|EPA Recommended Level||6.5 - 8.5 pH|
Acidic water is, by definition, any water with a pH of less than 7.0.
Water that is low in pH can have undesirable effects on plumbing fixtures and piping. Green staining of fixtures is a common indication of acidic water. Copper pipe can be ruined by water low in pH.
Low pH is also an issue in water treatment. Sometimes it is necessary to raise the pH of acidic water in order for other treatment strategies to apply. For example, oxidizing iron to prepare it for filtration is difficult if the pH of the water is low, so raising the pH of the water is often the first step in removing iron from well water.
Almost all water treatment issues involve pH in some way. Water constituents change in nature as pH changes, so many treatments can be applied only if pH is within the desired range.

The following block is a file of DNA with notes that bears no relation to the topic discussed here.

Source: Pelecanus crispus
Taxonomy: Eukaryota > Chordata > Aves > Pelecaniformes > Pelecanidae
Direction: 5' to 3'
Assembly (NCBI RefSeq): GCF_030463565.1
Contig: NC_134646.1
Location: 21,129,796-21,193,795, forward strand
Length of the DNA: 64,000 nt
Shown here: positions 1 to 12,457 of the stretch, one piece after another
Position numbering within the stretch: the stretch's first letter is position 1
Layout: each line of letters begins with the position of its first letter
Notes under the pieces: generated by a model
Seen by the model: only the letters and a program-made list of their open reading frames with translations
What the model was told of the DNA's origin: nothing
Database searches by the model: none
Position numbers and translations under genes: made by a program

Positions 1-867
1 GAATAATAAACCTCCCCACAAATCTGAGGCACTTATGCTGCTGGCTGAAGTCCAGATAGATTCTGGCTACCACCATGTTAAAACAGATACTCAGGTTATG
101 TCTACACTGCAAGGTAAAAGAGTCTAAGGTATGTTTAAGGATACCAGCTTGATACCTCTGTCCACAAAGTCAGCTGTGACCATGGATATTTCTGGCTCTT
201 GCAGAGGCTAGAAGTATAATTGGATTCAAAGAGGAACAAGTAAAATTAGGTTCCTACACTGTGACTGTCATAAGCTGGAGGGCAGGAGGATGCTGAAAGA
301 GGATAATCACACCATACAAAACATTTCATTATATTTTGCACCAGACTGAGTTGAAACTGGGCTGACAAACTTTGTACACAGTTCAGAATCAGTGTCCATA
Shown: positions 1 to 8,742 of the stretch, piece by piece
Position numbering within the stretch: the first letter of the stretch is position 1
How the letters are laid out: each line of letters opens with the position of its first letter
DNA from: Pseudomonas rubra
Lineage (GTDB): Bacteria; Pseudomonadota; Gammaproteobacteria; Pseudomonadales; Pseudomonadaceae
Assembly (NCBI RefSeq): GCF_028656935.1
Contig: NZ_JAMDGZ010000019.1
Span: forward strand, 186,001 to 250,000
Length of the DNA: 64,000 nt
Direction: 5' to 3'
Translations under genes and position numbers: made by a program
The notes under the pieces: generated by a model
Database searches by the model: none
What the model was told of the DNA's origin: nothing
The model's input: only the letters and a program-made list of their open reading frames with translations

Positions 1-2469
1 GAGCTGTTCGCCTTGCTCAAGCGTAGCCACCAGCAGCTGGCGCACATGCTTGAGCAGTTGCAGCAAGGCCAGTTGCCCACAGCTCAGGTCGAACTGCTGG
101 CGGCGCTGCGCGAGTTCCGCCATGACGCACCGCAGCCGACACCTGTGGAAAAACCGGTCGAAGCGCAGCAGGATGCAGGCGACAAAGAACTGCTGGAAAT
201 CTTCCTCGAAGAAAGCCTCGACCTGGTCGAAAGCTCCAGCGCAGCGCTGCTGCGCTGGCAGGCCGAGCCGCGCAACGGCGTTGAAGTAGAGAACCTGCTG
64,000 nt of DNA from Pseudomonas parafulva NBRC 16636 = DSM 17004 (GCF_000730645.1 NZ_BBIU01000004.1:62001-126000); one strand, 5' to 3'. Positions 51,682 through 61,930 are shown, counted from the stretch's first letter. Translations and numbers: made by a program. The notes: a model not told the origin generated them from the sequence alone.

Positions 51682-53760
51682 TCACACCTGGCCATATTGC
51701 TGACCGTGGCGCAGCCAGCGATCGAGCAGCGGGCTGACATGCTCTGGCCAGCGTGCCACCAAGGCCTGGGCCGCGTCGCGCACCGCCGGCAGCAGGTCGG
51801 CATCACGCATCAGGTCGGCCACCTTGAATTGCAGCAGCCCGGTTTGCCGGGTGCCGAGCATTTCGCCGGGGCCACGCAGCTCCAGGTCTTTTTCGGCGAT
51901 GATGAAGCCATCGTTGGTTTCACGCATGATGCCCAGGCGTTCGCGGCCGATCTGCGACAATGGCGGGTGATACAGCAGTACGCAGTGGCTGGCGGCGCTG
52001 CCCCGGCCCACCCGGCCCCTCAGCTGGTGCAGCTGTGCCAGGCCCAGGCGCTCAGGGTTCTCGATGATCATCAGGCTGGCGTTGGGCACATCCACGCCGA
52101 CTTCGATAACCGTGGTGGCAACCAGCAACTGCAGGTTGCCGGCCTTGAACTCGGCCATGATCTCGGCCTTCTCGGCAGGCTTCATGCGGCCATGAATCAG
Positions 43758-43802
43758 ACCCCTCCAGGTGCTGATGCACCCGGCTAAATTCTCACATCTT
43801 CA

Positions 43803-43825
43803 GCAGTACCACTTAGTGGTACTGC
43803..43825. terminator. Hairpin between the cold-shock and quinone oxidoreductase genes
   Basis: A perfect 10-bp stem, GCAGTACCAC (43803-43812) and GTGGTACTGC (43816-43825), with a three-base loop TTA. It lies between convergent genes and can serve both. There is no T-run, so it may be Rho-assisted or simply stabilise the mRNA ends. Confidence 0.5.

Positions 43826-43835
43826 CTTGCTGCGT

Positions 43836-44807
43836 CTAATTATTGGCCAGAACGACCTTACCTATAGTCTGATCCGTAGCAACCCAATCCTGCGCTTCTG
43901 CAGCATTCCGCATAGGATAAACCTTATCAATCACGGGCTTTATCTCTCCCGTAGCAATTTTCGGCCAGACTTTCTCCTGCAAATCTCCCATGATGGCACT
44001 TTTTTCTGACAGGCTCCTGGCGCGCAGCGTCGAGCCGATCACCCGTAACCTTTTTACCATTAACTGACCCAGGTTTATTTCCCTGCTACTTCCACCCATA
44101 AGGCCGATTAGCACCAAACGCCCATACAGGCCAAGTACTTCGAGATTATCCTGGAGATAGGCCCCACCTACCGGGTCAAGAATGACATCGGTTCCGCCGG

There is no evidence that drinking water low in pH has any negative effect on health. Taste, of course, can be an issue if the pH is very low.
Acidic water can be corrected by several water treatment strategies. A common treatment is injection of soda ash, and a more aggressive treatment is the injection of caustic soda (sodium hydroxide). This is usually accomplished by injecting a solution of the soda ash or caustic soda directly into the water pipe.
A second strategy is to run the water through a bed of calcite (the most common treatment mineral) or corosex. As the low pH water passes through the bed, the mineral dissolves into the water and raises its pH.
Calcite treatment raises the pH by adding calcium carbonate to the water. This has the sometimes undesirable effect of increasing the hardness of the water slightly. Calcite and corosex are most commonly used in backwashing filters, but calcite alone can be used with simple upflow filters if the water is reasonably clean. Calcite is also commonly used in cartridge form as a postfiltration treatment for undersink reverse osmosis units. RO lowers pH, and calcite filters are used to bring the pH back to neutral.
(whole house & well units)